TAG | compensation packages
Welcome to the new Morgan McKinley Hong Kong blog. Our team of recruitment consultants will keep this regularly updated with insight and thoughts on topical issues affecting the Hong Kong business and hiring markets. We welcome comments and I hope you find this, my very first post of interest, on the topic of…bonuses!
Whilst the majority of top firms have already paid bonuses out for 2010, the first half of 2011 has without a doubt been the year for discussing the structure of compensation packages at length.
Almost every hiring manager or job seeker that I have spoken to wants to know whether: a) as an employer they paid out ok; b) they were paid ok themselves; or c) if not, what they missed out on.
Now you may say that this is normal behavior in any year, and yes you would be correct, but this has been heightened by the fact that there is a general feeling of bonus payments being unpredictable this year. The constraints placed upon financial institutions globally by various governments and regulatory bodies have led to much anticipated changes to compensation making it harder to anticipate how the bonus pot will be split.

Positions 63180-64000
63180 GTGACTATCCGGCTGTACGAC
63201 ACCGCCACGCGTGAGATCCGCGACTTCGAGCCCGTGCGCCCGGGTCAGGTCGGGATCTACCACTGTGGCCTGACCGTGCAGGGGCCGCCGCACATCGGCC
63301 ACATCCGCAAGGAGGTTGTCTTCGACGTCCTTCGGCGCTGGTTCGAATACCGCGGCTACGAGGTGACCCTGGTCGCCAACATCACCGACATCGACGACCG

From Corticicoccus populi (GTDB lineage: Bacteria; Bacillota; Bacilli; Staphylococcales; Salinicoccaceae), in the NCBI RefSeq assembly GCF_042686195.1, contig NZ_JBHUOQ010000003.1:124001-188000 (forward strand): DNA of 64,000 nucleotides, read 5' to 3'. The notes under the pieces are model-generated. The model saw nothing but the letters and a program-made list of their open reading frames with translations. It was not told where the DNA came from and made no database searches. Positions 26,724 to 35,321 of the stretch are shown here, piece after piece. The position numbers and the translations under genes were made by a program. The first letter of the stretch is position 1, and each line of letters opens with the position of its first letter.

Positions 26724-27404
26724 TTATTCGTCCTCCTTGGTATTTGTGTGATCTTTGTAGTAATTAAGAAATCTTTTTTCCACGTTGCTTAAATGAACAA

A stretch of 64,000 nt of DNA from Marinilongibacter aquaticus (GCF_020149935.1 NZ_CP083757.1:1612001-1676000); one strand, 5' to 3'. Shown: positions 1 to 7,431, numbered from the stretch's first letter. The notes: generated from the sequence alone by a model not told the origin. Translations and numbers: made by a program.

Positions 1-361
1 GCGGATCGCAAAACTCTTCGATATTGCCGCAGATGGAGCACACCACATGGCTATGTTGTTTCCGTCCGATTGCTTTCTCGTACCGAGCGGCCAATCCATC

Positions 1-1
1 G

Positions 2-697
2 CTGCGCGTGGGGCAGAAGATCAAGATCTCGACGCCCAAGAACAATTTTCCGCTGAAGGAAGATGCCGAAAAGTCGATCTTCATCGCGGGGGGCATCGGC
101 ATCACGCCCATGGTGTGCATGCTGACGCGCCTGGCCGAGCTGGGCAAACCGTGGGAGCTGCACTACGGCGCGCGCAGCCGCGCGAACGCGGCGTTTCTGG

Although general consensus is that bonus payments were lower than expected in 2010, I would place individuals into one of three broad categories:
- Category A – exceptionally high performers who employers cannot afford to lose. They have, unsurprisingly been paid relatively well in the past.
- Category B – exceptionally high performers who the banks know they can maintain through other incentives such as promotion, career development and talent management. It is these people who are likely to have received relatively low payouts this year.
- Category C – average or below average performers who again unsurprisingly have been paid little of note.
With the exception of Category B, most people would agree that this is how it should be, but it hasn’t always been the case in previous years when bonuses were a little more free-flowing!
Whatever was the norm previously, events of the past few years have led to significant scrutiny over compensation, with individual, team and departmental performance having a significant impact on the final numbers. Like it or not, the fact is that professionals in financial services will have to work harder for their rewards from now on, but to some extent will also have to focus on their internal profile so as not to be overlooked when it comes to dividing up the bonus pot next time.
For more information on compensation in Hong Kong’s financial services sector and commerce & industry, please take a look at our 2011 Salary Guide.